I’ll grant you that. That Harper guy is clever. Trailing in the polls, he got the services of a certain Crosby to come and help him out. That guy knew exactly how to shift the focus from the important elements (aka the economy) to the element where he knew Stephen Harper would score the best: scaring people with immigration.
I have a problem with this. First of all, we’re not talking about what’s important to us anymore. Rather, what we’re doing is talking about our deepest fear, the fear of the stranger we don’t know. That would score high at any time and it was clever. I’m here to set the balance back tough.
First, is it justified to be afraid of all immigrants and adopt a tough line? In some cases, making a stand for our essential values as Canadians is not bad. Fortunately for him, Harper was the only one that was clear with this. However, does it justifies forgetting all the other important aspects of the different programs for that fear alone? When accepting immigrants, there is a tendency to observe. First generation immigrants will hold on to the values of their country of origin far more than the 2nd and 3rd generations of immigrants. This is a constant we have seen countless times. Observe the conflict the parents have with their children because they don’t want to follow tradition anymore. Furthermore, sometimes, the influence these children of immigrants have on our society in general are all for the better. Therefore, to solve the problems we observe and disturb us, is a tough line on immigration the answer? Is it even that necessary considering that the differences fade out with the passing generations. Those 2nd and 3rd generation influence positively the different communities of immigrants as well. Perhaps it’s with the local laws and enforcement where we should focus.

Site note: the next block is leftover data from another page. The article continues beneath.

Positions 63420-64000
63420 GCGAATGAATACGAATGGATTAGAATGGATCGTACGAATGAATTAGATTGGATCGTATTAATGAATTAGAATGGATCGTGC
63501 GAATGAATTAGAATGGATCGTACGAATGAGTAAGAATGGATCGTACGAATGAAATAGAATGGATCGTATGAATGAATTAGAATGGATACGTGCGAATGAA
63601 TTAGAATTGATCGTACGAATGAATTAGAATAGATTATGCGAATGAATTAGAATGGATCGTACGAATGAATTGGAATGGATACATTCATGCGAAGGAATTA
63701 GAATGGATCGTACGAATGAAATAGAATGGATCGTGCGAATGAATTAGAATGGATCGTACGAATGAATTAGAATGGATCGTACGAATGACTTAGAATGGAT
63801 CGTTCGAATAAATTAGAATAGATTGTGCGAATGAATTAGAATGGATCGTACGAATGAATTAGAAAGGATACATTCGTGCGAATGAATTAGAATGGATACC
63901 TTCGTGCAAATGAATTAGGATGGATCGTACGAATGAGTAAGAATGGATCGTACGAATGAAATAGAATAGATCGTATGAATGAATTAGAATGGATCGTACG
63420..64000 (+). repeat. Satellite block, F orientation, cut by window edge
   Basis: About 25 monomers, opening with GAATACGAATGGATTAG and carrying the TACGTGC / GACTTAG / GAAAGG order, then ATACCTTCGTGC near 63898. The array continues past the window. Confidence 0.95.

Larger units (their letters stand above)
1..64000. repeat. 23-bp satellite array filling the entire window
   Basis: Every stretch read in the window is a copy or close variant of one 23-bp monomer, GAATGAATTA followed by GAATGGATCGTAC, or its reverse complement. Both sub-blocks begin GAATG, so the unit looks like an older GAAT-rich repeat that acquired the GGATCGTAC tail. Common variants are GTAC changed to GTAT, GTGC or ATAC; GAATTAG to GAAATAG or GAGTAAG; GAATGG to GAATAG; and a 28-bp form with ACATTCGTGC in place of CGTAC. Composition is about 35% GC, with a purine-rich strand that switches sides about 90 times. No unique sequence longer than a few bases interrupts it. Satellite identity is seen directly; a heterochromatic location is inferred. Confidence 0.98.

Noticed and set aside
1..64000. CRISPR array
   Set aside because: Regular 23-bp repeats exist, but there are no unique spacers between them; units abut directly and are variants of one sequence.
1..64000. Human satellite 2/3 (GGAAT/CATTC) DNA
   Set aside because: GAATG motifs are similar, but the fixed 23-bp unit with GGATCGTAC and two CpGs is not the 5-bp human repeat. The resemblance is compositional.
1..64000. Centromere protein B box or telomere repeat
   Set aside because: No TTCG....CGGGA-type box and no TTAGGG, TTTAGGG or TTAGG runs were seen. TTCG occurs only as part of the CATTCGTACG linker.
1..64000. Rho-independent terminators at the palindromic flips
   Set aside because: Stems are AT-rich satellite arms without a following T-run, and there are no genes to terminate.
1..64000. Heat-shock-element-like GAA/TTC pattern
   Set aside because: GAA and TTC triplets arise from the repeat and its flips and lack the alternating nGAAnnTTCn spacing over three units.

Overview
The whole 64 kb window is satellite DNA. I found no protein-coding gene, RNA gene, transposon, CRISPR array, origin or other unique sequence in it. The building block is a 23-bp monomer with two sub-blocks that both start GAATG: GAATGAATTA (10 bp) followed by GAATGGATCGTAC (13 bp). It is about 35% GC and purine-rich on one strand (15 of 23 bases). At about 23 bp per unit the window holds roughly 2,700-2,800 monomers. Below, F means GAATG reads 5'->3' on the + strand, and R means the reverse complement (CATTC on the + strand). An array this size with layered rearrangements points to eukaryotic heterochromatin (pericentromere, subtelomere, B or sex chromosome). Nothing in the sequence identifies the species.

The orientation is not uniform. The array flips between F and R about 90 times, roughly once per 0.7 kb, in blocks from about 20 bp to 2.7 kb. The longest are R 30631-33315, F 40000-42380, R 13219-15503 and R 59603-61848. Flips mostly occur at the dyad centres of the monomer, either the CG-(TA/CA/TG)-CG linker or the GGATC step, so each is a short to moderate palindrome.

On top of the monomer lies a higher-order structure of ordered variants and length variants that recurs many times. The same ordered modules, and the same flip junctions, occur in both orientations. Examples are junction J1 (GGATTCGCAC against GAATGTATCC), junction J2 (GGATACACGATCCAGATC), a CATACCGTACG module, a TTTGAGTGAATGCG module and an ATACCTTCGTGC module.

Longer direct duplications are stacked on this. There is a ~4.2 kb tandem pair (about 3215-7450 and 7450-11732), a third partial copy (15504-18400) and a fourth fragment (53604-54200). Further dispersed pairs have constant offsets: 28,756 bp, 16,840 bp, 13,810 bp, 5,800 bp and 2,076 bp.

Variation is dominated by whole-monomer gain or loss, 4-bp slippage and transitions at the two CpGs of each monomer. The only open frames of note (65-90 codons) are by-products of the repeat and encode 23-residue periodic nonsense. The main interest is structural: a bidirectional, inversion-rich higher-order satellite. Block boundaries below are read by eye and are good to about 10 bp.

I will always completely agree with standing for our own values which we have as Canadians. On this, I agree with Harper. My support however stops there. I don’t believe however that excluding someone from our country will solve the problem. You see, the basic problem we’re being faced with here is violence against women. The niqab is perhaps the most representative symbol of that violence (or at least we perceive it as violence against women). Then, what we should do is to accompany those women so that they can truly make a choice of their own without the influence of a controlling or violent husband. And we have countless forms of violence against women in our society where Harper will not want to lift a finger to do something about it. The aboriginal women problem is one which he’s completely missed the train. Other forms of violence such as rape or a husband beating his wife are also to be looked at. Punishing the husband or the rapist goes without saying. But, we should also perhaps look at preventing these problems in the first place. This is where Harper is wrong. He’s basically cutting funding to many programs that would assist these women get a better life. He’s not focusing on the economy right now, which would make sure these women could get better jobs and be free from those controlling husbands. He’s not investing in education in making sure women victims of agressions are ready to speak out.
Therefore, Harper is working on your fears right now, not addressing the real problem at the base: violence against women. In a sense, I’m comforted to see that Canadians are sensitive to the conditions women live in. This is a sign of a progressive country. Just don’t be fooled by the Wizard of Oz on this one and consider the problem in a more complex way, not just focussing on immigration, making you believe this is going to solve everything. It will not. Perhaps the other parties have a position that is worth considering. The Green Party has a position that is worth looking into. Yesterday, Elizabeth May was bang on with her comments saying that the niqab is a false problem and that violence against women was the real problem. Mulcair was also on the right track. Harper is for all intents and purposes focusing on immigration right now, leaving aside the essential of the problem.